PERTH, Australia – In response to the COVID-19 pandemic, Trajan Scientific and Medical Ltd. and Synexa Life Sciences Ltd. have developed and validated a SARS-CoV-2 serology assay that enables more efficient, population-based monitoring of the longevity of COVID-19 vaccines being deployed and to help determine the timing and deployment of booster vaccinations.
“We’re focused on how you deliver quality information and how you start with a validated quality measurement tool that is more than a gimmick,” Trajan founder and CEO Stephen Tomisich told BioWorld.
“The rollout of COVID-19 vaccines signifies the need for accurate data points for the long-term monitoring of COVID-19,” he said.
The Trajan-Synexa collaboration has demonstrated that blood microsamples collected remotely using Trajan’s Hemapen are as accurate as blood samples collected using traditional phlebotomy when measuring the diversity of antibodies that are produced following infection with SARS-CoV-2.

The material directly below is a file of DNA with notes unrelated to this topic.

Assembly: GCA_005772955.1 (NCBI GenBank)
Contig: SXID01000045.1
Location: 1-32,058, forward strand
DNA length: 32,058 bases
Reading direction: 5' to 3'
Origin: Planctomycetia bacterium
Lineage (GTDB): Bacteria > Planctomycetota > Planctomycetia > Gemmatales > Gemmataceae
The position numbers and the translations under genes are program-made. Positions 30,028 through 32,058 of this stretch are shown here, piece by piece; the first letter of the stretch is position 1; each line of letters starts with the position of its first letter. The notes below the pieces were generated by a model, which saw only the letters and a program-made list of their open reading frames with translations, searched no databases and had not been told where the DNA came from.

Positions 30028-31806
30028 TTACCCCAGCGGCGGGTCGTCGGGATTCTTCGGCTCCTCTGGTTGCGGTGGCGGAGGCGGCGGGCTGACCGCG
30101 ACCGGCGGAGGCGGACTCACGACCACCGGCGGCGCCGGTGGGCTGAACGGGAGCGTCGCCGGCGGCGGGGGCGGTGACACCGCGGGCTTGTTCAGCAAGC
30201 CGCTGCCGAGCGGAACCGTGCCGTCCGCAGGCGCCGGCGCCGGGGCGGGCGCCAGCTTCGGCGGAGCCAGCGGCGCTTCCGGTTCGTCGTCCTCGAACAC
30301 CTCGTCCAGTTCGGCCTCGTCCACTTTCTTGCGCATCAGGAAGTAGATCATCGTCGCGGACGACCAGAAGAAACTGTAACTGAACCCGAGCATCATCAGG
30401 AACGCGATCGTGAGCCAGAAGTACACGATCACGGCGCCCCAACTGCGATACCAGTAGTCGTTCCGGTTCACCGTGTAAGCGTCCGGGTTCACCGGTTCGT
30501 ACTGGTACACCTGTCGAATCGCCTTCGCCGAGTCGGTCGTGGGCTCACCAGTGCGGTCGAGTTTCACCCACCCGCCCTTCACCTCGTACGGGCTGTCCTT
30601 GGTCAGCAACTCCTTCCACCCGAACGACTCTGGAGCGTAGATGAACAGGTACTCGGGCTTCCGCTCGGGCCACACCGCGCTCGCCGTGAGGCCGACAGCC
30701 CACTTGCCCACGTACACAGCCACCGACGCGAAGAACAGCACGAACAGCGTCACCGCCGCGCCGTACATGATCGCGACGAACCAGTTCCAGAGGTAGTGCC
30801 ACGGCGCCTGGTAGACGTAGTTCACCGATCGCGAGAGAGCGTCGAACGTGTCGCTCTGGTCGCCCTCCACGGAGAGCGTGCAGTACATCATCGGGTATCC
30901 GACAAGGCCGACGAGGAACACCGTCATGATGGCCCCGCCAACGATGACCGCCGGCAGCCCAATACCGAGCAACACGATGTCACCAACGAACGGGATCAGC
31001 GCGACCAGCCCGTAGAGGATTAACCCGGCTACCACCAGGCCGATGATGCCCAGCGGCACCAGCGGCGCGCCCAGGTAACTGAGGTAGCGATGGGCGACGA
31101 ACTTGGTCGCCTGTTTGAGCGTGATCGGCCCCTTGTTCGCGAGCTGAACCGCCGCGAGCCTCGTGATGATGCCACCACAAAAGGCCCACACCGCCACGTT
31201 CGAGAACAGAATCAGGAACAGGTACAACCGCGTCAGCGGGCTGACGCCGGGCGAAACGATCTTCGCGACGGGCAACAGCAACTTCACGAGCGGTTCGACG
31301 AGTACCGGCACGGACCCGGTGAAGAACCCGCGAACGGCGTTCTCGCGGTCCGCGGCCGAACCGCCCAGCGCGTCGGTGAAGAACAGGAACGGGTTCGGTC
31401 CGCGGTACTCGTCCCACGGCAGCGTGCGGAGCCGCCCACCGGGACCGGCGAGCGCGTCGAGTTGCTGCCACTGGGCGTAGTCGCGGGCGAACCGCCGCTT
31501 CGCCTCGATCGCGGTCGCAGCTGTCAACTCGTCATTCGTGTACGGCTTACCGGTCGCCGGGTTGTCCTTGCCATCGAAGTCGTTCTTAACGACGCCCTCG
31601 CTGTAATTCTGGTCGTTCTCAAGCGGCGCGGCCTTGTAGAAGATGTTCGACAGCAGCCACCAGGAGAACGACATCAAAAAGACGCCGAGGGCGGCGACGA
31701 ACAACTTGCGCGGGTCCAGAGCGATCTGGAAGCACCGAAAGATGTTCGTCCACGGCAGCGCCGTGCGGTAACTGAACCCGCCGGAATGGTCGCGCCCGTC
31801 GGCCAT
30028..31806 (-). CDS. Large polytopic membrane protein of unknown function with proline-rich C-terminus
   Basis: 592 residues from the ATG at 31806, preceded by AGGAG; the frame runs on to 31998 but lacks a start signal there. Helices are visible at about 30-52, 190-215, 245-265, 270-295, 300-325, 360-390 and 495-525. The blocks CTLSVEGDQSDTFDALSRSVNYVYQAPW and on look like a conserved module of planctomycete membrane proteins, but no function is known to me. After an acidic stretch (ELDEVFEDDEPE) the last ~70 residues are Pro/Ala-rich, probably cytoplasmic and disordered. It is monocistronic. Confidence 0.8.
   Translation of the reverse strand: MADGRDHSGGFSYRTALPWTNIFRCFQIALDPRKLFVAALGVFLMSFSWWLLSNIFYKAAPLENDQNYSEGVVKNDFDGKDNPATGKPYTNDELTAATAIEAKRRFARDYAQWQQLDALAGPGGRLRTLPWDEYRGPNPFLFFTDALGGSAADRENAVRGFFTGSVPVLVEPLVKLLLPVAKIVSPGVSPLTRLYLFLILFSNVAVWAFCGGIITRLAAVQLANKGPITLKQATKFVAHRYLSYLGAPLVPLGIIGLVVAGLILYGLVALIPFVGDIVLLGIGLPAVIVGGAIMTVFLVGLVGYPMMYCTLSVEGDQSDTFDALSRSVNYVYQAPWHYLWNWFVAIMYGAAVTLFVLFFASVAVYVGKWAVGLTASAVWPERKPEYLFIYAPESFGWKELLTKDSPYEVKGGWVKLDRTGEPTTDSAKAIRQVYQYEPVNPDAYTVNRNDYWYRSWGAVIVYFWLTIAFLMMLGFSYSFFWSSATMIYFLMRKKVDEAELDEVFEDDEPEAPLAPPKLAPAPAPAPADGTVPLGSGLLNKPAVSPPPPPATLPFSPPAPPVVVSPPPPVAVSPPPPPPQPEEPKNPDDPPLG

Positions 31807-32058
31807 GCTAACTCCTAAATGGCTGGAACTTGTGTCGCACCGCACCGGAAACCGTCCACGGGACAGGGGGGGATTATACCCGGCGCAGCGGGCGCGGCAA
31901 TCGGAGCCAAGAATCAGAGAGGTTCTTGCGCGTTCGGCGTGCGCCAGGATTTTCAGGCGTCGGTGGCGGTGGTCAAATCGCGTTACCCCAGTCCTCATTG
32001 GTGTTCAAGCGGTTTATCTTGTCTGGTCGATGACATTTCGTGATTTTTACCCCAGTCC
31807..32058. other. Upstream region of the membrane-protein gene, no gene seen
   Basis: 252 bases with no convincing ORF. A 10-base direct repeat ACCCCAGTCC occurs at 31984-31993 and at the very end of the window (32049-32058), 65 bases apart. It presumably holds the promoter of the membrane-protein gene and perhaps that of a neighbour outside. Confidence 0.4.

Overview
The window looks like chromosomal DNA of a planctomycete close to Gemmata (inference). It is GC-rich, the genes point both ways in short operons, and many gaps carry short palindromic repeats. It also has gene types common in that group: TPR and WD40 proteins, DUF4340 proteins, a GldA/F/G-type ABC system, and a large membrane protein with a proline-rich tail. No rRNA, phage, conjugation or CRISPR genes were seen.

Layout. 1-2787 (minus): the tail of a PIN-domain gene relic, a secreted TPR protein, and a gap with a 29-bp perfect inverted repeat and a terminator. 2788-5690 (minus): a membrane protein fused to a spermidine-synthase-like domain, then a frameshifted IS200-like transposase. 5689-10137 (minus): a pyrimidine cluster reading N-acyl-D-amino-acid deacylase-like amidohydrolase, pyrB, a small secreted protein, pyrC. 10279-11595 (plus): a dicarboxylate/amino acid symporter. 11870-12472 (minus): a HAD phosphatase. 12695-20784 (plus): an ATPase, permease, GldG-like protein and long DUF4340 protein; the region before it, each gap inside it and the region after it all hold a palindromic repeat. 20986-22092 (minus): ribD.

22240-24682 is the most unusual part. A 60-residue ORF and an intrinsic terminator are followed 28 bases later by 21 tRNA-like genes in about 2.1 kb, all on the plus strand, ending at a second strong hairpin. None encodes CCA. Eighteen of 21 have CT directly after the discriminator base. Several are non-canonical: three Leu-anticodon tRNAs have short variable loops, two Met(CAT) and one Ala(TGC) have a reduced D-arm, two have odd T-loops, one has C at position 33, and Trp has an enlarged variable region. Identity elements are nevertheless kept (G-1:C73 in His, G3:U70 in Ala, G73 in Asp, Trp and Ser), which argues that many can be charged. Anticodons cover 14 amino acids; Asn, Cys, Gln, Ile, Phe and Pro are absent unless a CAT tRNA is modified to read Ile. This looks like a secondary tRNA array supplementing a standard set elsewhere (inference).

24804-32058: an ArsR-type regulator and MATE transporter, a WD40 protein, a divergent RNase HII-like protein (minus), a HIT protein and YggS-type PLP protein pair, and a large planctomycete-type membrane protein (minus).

The Synexa assay’s primary purpose is to provide data that will help answer important questions following the rollout of approved SARS-CoV-2 vaccines, such as: How long does immunity last? How well does the population respond to the vaccines? What is the variation in immunity among the population?
The SARS-CoV-2 serology assay combines two elements, providing a streamlined solution for sample collection and testing: Trajan’s Hemapen, which is a pen-shaped microsampling tool that enables the collection of four volumetrically fixed, accurate and precise dried blood samples from a single source; and Synexa’s SARS-CoV-2 serology assay, which is capable of detecting anti-SARS-CoV-2 IgM, IgA, IgG and neutralizing antibody response.
Cape Town, South Africa-based Synexa’s assay, which uses Trajan’s sample collection capabilities, is not designed to replace the current “positive-negative” COVID-19 testing process. Rather, it is designed to measure a patient’s response to SARS-CoV-2 exposure using blood microsampling technology, and whether the patient’s immune system is responding effectively. The assay is designed to support therapy and vaccine surveillance.
The Hemapen is a self-administered blood sample collection using a simple finger-prick that can serve market needs in a new world of socially distanced patient care. The Hemapen technology can be applied to large-scale screening and monitoring after the rollout of vaccines.